A-Indeed, I was conscious because I was in the house sleeping, but nature woke me up and because the apartment has no inside toilet facility I had to come outside, and inside the toilet I heard people shouting and screaming fire, when I came to the scene, and to my surprise the house was in flames. I suspected foul play but did not say a word, even when I was being bounded up I remained calm and was bundled into a vehicle by police and some family members, and brought to this facility.
Q-The police and even some family members might want to suspect you of setting fire to the house before answering to the call of nature.
A-The fingers pointed at me, but how can I set fire to where I call home, everyone in my compound abandoned me so the only place I spend my time apart from God’s house was inside that house.
Q-Since you arrived at this facility, were you treated the same way as your family or differently?
A-I admit I was feeling very depressed, but to say the truth, the care givers have been exceptional and God’s touch have really helped me out of my depression. Since early 2018 to now I have made new friends and I have somewhere to call home.
Q-After months of treatment and counselling, how do you feel?
A-Can’t express the wonderful feeling I am experiencing. I feel total wellness and can you believe in June, I was asked by the hospital management to deliver the vote of thanks, when President Bio officially commissioned the rehabilitated hospital. I have never felt so humbled and elated, and guess what, patients are no longer chained to their beds, thanks to Partners in Health Organization.
Q-So Madam Abibatu what do you do in your spare time here?
A-(Smiling), I exercise a lot so I look younger than my age, and I’m the Head for Jesus Ministries at the hospital. I do a lot of evangelism and I also assist with counselling around the facility, giving hope to the hopeless.
Q-You have been certified by the hospital as fit to go home, are you happy to go?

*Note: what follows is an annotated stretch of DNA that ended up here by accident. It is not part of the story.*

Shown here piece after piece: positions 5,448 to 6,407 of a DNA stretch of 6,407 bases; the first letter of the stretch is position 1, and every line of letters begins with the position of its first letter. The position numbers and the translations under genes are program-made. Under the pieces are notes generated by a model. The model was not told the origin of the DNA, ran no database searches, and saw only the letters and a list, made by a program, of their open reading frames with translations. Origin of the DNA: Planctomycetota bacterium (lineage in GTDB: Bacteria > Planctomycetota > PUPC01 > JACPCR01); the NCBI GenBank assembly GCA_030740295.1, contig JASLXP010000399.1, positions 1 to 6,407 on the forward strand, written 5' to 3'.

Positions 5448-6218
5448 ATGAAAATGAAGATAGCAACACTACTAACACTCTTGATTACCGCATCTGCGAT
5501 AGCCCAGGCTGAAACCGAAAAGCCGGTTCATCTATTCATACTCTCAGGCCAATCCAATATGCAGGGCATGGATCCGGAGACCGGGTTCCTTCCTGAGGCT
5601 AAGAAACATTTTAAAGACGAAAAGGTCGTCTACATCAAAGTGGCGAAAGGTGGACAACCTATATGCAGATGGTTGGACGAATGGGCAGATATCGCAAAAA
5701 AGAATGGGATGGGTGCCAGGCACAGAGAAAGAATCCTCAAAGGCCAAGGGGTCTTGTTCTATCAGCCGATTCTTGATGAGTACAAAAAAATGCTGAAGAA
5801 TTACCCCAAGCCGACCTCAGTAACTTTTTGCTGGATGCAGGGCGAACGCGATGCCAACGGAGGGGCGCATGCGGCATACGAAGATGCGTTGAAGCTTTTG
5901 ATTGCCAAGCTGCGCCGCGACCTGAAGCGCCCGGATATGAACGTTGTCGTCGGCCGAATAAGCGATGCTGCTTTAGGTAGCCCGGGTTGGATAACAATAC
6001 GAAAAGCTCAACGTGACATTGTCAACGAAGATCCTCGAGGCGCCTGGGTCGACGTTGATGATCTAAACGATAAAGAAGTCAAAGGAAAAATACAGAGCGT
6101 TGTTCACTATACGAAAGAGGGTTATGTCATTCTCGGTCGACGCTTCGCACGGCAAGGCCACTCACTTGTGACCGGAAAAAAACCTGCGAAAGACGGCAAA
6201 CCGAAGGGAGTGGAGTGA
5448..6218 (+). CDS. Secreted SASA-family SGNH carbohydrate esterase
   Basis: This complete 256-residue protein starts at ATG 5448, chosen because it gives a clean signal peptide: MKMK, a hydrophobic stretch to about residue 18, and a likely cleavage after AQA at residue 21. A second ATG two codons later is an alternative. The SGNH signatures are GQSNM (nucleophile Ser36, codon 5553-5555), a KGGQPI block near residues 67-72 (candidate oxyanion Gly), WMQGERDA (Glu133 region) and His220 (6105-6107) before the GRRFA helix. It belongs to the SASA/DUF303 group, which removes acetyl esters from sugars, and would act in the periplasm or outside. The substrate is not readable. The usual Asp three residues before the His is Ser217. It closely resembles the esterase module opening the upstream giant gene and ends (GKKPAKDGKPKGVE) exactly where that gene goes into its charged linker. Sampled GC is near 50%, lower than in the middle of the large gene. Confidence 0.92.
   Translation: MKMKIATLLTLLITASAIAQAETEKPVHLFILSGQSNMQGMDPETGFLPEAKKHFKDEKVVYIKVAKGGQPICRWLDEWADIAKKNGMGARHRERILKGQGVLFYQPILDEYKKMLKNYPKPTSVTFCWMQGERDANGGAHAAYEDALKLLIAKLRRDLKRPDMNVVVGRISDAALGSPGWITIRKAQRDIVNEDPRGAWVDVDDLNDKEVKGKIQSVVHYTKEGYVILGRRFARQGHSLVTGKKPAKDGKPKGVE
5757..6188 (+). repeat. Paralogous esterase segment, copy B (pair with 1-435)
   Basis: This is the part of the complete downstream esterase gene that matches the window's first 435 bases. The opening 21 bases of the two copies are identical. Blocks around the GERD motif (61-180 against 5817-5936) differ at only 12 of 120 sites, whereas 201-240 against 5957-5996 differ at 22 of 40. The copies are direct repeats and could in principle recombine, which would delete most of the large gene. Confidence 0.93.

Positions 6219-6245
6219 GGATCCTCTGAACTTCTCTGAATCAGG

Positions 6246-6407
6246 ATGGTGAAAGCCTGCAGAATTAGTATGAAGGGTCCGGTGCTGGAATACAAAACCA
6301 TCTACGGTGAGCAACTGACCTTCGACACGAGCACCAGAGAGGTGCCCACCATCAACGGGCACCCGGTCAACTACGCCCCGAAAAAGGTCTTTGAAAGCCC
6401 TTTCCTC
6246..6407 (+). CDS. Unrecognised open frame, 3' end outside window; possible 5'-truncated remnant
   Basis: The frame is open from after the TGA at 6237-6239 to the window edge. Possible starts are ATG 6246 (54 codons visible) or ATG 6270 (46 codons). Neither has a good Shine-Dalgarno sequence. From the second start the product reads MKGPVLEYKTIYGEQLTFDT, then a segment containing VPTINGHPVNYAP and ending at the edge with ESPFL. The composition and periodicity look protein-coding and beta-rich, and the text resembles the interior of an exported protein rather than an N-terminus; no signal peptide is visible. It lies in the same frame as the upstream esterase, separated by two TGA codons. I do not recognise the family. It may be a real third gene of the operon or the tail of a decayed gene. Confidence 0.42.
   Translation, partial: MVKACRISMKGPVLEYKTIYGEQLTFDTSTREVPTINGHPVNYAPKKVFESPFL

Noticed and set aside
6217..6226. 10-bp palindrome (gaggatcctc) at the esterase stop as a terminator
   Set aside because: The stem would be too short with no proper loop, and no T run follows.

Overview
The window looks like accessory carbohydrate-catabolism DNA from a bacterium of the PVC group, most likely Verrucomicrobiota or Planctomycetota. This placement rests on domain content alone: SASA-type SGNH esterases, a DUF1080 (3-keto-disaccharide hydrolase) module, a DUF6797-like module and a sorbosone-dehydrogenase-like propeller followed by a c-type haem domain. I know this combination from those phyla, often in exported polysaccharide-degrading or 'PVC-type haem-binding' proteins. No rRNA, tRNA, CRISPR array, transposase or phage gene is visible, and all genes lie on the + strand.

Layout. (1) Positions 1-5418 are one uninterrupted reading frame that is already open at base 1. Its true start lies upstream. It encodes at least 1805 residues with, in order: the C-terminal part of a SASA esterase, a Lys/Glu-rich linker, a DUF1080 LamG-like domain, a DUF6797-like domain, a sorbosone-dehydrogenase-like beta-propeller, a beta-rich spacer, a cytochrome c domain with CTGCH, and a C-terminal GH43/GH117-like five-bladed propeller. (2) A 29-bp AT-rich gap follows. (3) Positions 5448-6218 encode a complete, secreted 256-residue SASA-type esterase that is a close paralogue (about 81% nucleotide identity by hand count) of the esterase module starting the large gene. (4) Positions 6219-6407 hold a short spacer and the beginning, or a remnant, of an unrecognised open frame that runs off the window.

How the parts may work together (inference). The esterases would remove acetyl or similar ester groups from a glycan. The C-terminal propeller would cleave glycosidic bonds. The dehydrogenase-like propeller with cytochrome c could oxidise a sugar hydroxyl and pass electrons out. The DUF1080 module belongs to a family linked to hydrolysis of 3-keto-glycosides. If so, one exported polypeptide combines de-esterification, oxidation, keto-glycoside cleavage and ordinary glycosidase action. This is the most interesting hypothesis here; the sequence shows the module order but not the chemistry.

A-I give God all the glory for healing miracle in my life. Yes, I would have loved to go out and meet my family, but unfortunately for what they did to me, they are now ashamed to welcome me back, including my daughters. I am happy here because the management has allowed me to stay until something is sought out for me to start a new life on my own, serving my maker.
Q-What are some of the things you disliked about the facility, when you arrived?
A-I hated to take my medications because I know nothing was wrong with me mentally, but the doctor and caregivers counselled me to see reason as it was for my own good. I never knew depression is a form of mental health problem so I challenged them when it was time for administration of medication. I also do not like to see other patients not adhering to rules and regulations of the facility and I feel pain for those who are brought in severely ill and have lost consciousness of themselves. I usually pray for them. I also want to call on government to speed up with the Lunacy Act of 1902 as it is out dated and does not make provision to adequately cater for and protect people with mental health problems.
Madam Abibatu Musa, thank you for sharing your experience with Awoko on Weekend
According to Dr. Abdul Jalloh, Abibatu Musa is now fit to reintegrate into society. Abibatu’s housing problem is keeping her at the hospital, “Hopefully together with Partners in Health, she and others who are certified fit and well, will be catered for to start a new life”. AC/25/12/2021